In another departure from convention, Chancellor George Osborne mooted the idea of a perpetual Sovereign Treasury issue that will pay interest perpetually but Principal will never be redeemed. In a bid to catch on to a permanent body of debt onthe Treasury balance sheet which will allow UK to forget about its thorny Debt to GDP ratio, in keeping with the expectations from the nature of Government support for financial Agencies and for development expenditure, the bonds could work but investors are trying to wriggle out of the proposition with arguments about low locked in yields. UK has done it before exchanging bonds in 1853 for the South Sea bubble securities andf then more liquid War Bonds issued in 1932, both probably still valid currency for the holders.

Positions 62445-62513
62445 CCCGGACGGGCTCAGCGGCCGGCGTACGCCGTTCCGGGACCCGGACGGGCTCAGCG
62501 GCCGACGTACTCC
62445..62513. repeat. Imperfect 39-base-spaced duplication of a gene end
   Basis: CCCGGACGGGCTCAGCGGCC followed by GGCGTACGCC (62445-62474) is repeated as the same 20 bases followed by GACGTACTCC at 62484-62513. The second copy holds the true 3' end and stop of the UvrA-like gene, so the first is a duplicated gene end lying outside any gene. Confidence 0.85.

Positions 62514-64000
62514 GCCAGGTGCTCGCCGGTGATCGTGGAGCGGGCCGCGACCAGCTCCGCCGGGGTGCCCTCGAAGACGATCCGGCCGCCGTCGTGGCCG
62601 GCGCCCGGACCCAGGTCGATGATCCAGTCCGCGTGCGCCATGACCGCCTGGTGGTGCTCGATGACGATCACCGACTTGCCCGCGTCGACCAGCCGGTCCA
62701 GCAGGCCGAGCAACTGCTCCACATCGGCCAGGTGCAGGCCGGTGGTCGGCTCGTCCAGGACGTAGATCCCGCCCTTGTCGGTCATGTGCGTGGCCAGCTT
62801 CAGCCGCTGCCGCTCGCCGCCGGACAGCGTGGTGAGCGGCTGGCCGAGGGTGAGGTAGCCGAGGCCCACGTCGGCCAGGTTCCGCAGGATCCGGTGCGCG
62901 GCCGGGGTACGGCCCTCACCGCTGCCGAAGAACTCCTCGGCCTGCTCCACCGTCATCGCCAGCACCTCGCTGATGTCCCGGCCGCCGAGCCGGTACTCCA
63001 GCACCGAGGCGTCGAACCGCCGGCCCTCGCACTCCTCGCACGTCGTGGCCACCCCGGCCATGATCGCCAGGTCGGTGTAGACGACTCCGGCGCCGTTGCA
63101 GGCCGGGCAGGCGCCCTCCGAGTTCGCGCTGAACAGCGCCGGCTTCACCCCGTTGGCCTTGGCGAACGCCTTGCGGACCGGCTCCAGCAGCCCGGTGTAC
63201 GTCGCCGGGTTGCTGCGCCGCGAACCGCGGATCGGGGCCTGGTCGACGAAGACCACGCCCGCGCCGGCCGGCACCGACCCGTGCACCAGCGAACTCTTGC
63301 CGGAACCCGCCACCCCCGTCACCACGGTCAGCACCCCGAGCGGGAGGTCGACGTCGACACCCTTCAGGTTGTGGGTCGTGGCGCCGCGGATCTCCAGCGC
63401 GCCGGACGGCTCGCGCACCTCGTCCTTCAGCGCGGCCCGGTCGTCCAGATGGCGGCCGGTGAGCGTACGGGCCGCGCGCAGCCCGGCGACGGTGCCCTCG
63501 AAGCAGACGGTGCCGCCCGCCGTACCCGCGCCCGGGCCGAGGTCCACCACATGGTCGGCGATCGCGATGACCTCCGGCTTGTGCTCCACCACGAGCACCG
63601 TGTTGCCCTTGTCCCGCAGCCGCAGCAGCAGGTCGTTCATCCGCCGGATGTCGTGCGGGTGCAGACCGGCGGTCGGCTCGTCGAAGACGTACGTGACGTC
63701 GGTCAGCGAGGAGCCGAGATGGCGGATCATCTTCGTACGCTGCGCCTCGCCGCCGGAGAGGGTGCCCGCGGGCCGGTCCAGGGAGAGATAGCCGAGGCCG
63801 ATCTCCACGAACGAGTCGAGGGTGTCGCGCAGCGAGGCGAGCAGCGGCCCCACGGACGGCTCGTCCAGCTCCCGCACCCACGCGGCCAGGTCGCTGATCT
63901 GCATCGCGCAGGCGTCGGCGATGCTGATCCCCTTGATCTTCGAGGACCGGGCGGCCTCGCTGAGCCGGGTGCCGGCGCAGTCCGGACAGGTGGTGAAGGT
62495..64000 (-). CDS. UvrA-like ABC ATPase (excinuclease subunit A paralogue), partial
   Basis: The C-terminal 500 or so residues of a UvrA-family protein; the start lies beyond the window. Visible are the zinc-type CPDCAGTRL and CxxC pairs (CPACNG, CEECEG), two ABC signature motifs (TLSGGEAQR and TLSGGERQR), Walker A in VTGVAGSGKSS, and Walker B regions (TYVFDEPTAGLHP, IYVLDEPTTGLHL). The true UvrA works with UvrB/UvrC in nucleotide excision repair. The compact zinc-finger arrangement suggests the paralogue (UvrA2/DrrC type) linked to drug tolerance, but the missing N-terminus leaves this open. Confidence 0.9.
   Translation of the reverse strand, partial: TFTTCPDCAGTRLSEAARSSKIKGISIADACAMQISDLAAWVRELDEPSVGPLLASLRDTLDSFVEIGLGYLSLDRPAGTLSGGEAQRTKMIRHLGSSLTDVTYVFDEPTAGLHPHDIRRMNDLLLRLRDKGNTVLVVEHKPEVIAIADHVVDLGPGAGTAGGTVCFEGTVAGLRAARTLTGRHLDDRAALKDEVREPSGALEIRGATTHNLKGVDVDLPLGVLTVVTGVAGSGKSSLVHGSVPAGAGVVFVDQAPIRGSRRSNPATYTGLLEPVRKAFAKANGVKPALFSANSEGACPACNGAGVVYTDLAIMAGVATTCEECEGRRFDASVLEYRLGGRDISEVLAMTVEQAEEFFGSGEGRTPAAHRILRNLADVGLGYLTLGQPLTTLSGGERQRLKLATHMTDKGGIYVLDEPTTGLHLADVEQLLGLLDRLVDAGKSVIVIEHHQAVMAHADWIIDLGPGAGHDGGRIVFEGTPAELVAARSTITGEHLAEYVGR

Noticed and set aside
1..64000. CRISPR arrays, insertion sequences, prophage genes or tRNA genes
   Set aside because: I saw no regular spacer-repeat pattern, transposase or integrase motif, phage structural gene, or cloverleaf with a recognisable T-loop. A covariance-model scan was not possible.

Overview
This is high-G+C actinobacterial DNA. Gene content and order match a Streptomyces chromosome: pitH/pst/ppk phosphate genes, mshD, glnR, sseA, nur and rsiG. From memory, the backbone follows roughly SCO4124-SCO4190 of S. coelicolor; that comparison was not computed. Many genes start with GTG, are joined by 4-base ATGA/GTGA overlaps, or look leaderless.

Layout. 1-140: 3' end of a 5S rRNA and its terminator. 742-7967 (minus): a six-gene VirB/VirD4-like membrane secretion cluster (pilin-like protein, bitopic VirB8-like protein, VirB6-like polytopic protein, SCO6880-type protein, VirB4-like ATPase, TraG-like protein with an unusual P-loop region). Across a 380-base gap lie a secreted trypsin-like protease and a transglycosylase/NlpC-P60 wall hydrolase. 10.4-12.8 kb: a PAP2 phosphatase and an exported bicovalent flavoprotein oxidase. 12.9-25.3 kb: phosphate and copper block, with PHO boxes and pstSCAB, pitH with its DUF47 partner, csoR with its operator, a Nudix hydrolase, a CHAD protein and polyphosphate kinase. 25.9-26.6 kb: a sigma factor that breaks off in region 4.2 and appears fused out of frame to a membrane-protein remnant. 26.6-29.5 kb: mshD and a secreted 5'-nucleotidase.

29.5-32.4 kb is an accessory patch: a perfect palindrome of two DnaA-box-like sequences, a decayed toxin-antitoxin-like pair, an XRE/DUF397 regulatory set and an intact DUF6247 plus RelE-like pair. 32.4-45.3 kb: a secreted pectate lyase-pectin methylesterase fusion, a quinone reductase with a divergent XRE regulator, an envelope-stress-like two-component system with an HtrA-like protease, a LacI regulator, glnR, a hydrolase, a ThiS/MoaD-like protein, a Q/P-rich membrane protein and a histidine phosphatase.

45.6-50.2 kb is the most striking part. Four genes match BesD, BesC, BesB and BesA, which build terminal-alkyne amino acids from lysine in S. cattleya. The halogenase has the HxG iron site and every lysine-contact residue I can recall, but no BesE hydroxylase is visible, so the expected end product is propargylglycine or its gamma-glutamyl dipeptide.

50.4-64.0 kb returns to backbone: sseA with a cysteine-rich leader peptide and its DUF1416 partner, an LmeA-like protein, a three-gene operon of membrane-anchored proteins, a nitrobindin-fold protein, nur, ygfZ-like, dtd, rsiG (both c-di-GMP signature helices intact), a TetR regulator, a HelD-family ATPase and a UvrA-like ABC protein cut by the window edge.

The 10-Y UK Gilts pay 2.17% yield and the longest standing 2060 bonds oay as much as 3.22%. Chancellor Osborne feels the current low interest environment is a good bet to lock in interest rates and is likely to find more than a few good investors for the bonds. A 100 year bond , close to being perpetual would probably need to yield more than 4% to catch a perennial stream of investors though a one-off issue could easily rake in a GBP 40-50 bln too at even sub 3% yields, close to LIBOR 6 month rates
The FT exclusive suggests Pension Funds could be a interested class of investors.